Monteagudo also admitted to her involvement with $7 million in fraudulent billings for Starlite Home Health Agency Inc., which she owned and operated.
In a related case, on Feb. 27, 2013, Rogelio Rodriguez and Raymond Aday, the owners and operators of Caring Nurse and Good Quality, were sentenced to serve 108 and 51 months in prison, respectively. Their sentencings followed their December 2012 guilty pleas each to one count of conspiracy to commit health care fraud charged in an October 2012 indictment, which charged that from approximately January 2006 through June 2011, Caring Nurse and Good Quality submitted approximately $48 million in claims for home health services that were not medically necessary and/or not provided. Medicare actually paid approximately $33 million for these fraudulent claims.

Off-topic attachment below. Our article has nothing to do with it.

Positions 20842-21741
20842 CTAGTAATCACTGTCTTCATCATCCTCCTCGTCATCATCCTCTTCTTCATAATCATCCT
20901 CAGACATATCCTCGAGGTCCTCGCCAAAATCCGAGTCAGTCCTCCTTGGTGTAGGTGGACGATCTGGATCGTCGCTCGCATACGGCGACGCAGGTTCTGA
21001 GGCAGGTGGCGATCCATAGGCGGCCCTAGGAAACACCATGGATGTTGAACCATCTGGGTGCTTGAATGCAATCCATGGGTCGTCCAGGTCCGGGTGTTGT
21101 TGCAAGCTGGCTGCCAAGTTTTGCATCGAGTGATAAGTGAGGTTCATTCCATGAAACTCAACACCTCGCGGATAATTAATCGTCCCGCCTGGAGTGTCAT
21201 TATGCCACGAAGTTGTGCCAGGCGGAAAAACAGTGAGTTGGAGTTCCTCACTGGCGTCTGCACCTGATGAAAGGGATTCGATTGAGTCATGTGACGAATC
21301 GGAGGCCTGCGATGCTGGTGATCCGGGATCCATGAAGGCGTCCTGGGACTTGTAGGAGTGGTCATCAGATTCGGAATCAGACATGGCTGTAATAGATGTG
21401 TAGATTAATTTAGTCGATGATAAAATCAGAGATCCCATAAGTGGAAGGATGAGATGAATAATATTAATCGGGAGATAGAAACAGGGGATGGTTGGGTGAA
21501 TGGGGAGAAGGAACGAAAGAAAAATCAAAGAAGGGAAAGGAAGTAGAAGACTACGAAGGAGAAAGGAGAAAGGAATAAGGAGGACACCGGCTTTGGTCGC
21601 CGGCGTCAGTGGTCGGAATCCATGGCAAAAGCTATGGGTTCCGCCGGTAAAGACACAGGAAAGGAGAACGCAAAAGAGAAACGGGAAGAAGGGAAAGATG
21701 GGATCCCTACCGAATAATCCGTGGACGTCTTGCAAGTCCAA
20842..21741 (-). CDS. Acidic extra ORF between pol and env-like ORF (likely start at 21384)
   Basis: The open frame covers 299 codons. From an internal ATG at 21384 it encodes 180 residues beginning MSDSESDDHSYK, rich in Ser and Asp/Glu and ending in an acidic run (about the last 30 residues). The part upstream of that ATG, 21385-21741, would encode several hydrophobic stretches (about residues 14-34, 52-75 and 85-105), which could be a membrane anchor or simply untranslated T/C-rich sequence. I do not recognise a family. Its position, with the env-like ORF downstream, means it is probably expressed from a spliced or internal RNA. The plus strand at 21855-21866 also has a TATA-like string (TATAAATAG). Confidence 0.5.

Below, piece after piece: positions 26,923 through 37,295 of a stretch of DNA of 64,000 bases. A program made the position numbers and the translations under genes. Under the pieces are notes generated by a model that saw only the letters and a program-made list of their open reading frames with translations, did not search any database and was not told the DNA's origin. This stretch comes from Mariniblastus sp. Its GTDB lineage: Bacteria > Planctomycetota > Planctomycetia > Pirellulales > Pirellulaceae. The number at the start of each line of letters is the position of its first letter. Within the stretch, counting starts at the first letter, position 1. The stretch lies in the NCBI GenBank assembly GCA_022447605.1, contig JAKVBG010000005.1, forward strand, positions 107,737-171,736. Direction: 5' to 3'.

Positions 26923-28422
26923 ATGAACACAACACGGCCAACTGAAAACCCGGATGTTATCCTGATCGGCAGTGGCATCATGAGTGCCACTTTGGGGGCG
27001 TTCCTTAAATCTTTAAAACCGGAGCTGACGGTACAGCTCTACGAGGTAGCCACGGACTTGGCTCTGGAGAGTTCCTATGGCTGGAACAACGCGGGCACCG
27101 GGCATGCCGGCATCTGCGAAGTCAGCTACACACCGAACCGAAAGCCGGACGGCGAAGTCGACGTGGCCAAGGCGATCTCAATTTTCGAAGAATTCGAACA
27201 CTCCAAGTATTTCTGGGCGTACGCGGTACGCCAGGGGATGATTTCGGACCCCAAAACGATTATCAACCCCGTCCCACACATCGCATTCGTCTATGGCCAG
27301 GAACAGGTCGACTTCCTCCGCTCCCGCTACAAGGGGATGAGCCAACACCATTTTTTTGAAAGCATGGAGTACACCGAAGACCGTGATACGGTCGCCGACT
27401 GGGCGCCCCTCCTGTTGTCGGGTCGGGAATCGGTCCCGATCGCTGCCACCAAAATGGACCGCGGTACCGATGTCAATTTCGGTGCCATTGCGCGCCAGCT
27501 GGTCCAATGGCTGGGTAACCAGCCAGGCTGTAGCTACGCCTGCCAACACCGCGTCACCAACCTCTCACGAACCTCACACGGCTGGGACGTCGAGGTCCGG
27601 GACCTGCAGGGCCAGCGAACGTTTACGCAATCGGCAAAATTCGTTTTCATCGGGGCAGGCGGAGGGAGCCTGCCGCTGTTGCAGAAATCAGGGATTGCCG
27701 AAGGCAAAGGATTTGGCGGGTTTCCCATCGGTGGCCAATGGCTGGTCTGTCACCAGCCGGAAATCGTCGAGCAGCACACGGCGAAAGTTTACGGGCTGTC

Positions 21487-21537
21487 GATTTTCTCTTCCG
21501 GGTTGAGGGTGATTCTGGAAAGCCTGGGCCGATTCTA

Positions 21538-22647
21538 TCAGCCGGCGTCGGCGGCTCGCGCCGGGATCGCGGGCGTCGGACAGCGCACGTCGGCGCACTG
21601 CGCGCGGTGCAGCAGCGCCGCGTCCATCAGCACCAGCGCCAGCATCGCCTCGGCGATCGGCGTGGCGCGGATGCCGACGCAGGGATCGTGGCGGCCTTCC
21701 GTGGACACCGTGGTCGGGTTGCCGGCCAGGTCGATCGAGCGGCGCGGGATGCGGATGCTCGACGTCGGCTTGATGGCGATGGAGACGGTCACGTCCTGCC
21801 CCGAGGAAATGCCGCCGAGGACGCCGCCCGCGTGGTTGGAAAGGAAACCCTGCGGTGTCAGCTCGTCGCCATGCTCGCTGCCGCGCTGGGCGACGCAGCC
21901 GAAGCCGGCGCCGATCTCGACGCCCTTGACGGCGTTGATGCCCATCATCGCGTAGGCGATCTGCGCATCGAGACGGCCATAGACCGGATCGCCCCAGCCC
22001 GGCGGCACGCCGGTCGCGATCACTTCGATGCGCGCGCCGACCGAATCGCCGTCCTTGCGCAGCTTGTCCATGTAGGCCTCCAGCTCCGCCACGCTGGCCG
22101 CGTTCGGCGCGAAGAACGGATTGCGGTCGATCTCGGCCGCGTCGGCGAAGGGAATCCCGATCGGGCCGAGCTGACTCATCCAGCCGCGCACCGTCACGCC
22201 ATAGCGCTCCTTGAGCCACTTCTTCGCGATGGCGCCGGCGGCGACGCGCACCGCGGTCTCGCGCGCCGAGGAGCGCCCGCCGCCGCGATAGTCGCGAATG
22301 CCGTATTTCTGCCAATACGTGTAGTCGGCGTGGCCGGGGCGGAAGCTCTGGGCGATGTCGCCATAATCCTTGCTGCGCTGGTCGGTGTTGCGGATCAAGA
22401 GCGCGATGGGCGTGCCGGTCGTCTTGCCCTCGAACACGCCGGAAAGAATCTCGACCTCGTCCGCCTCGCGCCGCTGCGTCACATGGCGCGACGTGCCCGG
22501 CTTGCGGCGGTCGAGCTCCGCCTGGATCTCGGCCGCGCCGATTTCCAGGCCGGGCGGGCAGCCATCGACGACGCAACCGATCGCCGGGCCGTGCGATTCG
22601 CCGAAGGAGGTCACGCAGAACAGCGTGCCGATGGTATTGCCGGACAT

Both cases were investigated by the FBI and HHS-OIG and were brought as part of the Medicare Fraud Strike Force, under supervision of the Criminal Division’s Fraud Section and the U.S. Attorney’s Office for the Southern District of Florida.
Since their inception in March 2007, Medicare Fraud Strike Force operations in nine locations have charged more than 1,500 defendants who collectively have falsely billed the Medicare program for more than $5 billion. In addition, the HHS Centers for Medicare and Medicaid Services, working in conjunction with the HHS-OIG, are taking steps to increase accountability and decrease the presence of fraudulent providers.
HCAF strongly condemns these individuals and supports the removal of bad actors from the home health industry.
To learn more about the Health Care Fraud Prevention and Enforcement Action Team (HEAT), go to: http://www.stopmedicarefraud.gov.